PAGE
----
Almost everyone has experienced it: you're driving along, minding your own business, and the dreaded check engine light illuminates on the dashboard. For the more nervous among us, this strikes fear into the heart: is the car about to break down? Will auto repairs be expensive? For others, it's more a source of annoyance, and some choose to ignore the light altogether, waiting until a breakdown actually happens before they decide to do something about it.
But what does the check engine light really mean? And more importantly, how should you respond when it lights up?
Many possible issues
Simply put, this indicator is something of a catch-all sensor that can be triggered by many different issues--some serious, and some not so much. Here are just a few things that can trigger the light:
- Faulty exhaust system
- Bad spark plugs
- Failing alternator
- Failing catalytic converter
- Bad oxygen sensor
- Vacuum leak Failing transmission
- Loose gas cap
See what we mean? A loose gas cap is much less serious than a failing alternator or transmission, yet depending on your vehicle, either one could trigger the check engine light! This is probably the most frustrating thing about this indicator--it can point to so many different things, and the only way to find out the problem is to take it to an auto service for a diagnostic. When the indicator comes on, it generates a line of code that your mechanic can read to determine the source of the problem.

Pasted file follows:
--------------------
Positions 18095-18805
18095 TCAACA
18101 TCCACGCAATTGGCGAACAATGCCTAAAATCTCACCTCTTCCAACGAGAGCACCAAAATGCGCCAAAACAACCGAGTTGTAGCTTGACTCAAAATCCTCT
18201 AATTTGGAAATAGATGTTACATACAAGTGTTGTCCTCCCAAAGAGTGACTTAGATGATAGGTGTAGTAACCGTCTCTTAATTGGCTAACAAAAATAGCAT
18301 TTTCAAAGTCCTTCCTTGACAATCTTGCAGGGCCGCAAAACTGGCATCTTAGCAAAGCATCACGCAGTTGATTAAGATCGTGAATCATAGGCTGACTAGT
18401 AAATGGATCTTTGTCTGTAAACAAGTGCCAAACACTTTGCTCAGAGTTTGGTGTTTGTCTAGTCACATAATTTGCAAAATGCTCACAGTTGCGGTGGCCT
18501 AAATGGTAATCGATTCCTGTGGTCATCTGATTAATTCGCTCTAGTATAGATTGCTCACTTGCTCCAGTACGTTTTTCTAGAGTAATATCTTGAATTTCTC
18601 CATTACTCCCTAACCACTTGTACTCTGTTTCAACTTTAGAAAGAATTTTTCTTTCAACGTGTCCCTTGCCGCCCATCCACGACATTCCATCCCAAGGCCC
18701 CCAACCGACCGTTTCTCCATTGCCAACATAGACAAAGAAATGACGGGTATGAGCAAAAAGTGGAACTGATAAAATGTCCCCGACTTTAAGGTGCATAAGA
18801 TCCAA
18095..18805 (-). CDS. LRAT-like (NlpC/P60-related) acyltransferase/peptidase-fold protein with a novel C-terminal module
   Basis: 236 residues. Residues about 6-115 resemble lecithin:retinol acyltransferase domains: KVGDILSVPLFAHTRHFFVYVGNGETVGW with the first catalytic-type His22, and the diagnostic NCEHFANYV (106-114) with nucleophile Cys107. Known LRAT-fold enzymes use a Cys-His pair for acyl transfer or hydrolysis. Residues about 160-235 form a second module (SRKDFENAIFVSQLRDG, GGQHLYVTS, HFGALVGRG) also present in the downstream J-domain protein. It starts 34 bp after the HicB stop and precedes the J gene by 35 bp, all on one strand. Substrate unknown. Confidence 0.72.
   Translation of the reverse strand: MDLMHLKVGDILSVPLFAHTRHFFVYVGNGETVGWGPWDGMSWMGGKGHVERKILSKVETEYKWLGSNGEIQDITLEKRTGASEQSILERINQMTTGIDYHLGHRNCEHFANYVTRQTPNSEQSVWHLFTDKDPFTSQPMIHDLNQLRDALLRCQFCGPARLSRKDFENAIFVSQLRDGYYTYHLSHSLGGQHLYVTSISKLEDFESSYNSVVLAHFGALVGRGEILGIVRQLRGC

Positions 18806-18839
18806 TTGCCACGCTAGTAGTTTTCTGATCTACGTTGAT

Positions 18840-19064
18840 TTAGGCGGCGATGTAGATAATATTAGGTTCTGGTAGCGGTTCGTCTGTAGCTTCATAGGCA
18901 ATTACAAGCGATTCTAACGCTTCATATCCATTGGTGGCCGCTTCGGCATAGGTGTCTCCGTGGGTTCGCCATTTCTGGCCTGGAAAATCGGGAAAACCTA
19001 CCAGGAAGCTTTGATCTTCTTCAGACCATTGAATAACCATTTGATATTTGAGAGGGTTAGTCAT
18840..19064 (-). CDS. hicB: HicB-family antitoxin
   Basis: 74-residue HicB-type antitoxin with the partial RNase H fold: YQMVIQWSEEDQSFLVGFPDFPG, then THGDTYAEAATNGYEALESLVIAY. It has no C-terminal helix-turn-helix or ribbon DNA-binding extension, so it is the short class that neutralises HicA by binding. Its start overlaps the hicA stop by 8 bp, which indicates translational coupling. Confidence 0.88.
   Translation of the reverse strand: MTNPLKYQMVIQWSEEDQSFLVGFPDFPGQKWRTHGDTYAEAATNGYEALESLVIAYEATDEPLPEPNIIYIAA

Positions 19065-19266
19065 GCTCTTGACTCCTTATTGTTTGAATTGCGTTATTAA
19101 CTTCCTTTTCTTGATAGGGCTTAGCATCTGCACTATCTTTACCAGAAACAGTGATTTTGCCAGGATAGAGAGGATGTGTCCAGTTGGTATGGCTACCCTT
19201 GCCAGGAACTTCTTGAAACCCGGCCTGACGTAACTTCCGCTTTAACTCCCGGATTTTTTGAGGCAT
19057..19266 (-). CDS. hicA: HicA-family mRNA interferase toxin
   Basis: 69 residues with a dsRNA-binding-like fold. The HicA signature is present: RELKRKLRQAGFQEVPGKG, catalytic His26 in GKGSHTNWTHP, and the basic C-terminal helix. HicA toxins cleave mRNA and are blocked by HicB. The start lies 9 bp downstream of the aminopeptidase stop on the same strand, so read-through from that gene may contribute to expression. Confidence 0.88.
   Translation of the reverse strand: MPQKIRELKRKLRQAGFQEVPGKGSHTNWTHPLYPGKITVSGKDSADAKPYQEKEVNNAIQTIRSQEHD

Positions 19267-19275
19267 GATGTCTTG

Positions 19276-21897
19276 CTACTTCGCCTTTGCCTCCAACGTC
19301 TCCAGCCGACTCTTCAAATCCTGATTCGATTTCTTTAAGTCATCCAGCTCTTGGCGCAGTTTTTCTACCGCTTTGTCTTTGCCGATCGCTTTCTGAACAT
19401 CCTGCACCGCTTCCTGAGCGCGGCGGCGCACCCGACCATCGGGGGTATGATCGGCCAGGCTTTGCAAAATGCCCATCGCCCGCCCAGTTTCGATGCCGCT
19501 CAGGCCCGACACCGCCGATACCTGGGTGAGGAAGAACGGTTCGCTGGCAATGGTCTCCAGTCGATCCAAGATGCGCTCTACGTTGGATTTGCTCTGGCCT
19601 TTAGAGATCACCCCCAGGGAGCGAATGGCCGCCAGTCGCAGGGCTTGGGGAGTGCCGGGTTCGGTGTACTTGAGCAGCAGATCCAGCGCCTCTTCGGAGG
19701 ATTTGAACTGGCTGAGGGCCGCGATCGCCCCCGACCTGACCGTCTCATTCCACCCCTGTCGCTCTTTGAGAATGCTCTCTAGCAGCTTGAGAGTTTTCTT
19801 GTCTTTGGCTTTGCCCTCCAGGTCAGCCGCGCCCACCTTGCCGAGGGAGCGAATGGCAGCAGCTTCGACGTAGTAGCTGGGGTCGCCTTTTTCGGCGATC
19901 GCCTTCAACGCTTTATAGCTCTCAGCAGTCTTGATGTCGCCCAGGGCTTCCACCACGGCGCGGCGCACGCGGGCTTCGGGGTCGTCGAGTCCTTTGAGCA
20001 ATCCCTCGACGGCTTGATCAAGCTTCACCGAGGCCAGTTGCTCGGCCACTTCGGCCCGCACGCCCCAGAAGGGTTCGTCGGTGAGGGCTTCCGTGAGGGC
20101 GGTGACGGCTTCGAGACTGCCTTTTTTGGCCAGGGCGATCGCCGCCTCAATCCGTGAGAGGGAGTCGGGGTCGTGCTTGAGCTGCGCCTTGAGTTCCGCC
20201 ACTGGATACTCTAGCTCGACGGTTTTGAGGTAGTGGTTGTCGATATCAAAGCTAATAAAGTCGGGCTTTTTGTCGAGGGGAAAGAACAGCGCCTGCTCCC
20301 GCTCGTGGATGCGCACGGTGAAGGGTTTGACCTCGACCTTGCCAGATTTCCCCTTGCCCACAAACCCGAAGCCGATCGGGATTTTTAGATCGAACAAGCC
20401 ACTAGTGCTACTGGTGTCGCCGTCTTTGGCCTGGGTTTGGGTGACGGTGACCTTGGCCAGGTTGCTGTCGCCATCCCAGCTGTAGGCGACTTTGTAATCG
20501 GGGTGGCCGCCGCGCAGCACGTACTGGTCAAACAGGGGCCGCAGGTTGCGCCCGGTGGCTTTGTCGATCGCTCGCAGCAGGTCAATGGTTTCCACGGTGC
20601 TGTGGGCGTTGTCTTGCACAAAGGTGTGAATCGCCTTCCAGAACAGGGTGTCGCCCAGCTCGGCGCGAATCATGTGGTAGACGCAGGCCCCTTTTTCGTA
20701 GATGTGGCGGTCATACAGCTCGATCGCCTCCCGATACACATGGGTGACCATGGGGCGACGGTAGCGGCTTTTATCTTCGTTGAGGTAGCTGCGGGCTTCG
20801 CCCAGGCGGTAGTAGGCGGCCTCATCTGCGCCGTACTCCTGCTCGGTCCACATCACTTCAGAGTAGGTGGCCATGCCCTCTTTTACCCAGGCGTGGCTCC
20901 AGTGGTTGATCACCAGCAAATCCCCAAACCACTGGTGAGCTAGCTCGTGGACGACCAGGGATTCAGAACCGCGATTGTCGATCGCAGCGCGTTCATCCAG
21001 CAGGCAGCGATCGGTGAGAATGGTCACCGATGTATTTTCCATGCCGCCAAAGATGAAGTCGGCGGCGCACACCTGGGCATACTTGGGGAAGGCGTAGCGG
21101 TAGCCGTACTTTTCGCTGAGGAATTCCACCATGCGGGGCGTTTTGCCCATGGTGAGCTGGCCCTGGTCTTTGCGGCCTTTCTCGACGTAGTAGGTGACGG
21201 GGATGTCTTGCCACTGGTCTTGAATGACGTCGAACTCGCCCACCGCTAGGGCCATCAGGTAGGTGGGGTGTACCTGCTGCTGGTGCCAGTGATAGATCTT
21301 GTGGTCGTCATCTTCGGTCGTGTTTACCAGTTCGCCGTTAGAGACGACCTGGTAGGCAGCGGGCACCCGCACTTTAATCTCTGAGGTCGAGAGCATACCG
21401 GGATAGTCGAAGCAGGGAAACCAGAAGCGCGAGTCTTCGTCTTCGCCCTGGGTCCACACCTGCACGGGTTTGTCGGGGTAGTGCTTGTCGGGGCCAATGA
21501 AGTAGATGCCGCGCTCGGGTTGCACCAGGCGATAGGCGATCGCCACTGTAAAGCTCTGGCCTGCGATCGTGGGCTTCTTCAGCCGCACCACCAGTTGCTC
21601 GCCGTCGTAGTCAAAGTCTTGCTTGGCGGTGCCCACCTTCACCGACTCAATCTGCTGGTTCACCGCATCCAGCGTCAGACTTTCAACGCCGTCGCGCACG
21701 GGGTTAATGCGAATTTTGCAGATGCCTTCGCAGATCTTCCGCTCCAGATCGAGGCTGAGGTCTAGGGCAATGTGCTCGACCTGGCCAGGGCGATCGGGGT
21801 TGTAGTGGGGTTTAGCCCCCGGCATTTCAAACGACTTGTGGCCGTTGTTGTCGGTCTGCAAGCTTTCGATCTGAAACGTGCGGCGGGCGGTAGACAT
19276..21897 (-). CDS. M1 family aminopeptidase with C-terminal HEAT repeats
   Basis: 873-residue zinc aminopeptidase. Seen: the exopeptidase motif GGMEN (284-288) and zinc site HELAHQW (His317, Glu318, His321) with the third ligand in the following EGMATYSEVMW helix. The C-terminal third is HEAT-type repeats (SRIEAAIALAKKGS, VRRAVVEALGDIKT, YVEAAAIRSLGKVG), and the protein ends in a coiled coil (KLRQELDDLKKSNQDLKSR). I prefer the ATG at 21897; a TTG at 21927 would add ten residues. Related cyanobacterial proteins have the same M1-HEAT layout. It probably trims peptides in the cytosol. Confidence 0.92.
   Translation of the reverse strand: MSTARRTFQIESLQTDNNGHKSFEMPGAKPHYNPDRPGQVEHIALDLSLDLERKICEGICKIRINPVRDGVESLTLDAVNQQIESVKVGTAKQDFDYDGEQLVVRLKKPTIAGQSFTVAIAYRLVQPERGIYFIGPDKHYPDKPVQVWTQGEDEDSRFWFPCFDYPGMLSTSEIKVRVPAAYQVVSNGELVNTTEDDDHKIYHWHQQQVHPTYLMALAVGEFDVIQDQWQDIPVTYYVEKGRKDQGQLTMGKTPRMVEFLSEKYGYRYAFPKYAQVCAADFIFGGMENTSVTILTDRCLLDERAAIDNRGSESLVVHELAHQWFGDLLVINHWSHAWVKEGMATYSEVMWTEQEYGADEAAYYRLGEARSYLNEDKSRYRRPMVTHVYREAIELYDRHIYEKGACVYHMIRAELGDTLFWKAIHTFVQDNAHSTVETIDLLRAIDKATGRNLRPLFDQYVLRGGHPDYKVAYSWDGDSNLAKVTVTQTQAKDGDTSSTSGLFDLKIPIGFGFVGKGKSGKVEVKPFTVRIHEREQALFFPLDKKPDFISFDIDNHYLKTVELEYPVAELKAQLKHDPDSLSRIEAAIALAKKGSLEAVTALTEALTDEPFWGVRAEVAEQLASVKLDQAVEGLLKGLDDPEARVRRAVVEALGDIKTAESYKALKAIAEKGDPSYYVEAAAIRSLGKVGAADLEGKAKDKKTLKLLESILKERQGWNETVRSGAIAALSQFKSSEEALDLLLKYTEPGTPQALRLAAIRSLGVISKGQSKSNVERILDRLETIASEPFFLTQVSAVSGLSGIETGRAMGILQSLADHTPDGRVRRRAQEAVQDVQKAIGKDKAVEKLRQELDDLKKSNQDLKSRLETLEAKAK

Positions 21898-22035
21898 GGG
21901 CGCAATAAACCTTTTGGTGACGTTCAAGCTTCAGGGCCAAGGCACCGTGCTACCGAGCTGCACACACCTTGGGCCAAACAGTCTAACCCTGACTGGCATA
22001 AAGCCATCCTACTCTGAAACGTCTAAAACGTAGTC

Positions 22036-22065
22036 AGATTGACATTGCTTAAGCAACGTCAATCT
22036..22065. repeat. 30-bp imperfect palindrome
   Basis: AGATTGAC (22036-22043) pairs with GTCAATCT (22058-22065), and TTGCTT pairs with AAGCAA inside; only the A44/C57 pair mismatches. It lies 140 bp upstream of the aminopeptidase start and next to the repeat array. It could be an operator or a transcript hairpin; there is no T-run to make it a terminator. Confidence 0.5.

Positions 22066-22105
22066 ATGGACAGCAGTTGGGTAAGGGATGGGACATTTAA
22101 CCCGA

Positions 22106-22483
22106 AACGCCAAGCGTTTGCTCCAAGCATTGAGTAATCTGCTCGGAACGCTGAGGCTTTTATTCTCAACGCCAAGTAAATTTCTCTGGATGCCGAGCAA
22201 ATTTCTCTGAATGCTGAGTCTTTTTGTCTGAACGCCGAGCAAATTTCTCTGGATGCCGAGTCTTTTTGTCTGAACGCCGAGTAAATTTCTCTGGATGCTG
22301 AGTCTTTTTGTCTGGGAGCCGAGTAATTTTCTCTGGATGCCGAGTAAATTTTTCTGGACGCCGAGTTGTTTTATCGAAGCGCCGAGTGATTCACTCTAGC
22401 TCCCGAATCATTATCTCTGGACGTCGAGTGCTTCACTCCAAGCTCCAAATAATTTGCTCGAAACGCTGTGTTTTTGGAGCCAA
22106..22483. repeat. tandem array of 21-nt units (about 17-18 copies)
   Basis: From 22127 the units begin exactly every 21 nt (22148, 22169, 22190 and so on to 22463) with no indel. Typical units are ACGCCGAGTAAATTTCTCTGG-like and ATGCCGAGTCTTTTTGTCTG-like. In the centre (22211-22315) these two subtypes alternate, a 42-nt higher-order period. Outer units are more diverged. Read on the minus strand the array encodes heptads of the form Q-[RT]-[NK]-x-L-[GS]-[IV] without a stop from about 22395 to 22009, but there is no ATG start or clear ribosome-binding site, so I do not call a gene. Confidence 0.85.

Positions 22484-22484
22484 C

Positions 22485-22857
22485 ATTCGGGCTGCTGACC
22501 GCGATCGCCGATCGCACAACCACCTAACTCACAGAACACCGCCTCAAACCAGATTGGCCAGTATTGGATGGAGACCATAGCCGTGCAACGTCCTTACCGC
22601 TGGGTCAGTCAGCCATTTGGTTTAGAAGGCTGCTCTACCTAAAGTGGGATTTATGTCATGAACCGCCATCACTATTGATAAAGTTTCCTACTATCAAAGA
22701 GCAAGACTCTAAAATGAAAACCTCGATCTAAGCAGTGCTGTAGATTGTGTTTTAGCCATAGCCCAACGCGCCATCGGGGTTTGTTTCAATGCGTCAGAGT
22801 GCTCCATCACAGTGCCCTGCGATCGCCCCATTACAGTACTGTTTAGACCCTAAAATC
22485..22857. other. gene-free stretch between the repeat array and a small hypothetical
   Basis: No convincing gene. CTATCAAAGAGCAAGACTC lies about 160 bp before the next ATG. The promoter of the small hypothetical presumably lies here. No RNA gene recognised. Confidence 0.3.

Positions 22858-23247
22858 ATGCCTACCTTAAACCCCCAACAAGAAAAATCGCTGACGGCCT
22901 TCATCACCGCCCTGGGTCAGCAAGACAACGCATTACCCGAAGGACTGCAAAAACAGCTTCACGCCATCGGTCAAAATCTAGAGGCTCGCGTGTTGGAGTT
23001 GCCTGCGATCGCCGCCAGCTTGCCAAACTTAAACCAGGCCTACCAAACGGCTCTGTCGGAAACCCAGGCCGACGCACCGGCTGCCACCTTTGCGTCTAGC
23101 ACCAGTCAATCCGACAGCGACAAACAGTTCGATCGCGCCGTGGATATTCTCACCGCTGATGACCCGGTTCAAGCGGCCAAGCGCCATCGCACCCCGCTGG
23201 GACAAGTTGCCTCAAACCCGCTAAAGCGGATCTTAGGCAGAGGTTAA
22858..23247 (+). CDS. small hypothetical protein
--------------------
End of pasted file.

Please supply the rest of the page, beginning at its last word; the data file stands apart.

How to respond to the check engine light
Like we said, some people panic when the light comes on, and some people ignore it. The correct response is somewhere between these extremes. For some vehicles, this indicator reads "Service Engine Soon," and that's perhaps the best description. The good news is that in most cases, a breakdown is not imminent; it just means something in the engine isn't working as efficiently as it should, and you should take it to a trusted auto repair service at your earliest convenience. One exception to this rule is if the check engine indicator begins to flash on and off. Some manufacturers have built this feature into the car to let you know when something more serious is happening. If the check engine light flashes, don't panic, but stop driving the car as soon as possible and have it towed to a mechanic to minimize any damage.
For trustworthy automotive repairs and maintenance in Vancouver, WA, trust the professionals at David's Auto Repair. Their ASE-certified mechanics have been providing quality, affordable service for domestic and foreign makes and models for over 15 years, with online special offers that can save you even more. For a diagnostic on the check engine light and a free estimate on repairs, they can be reached.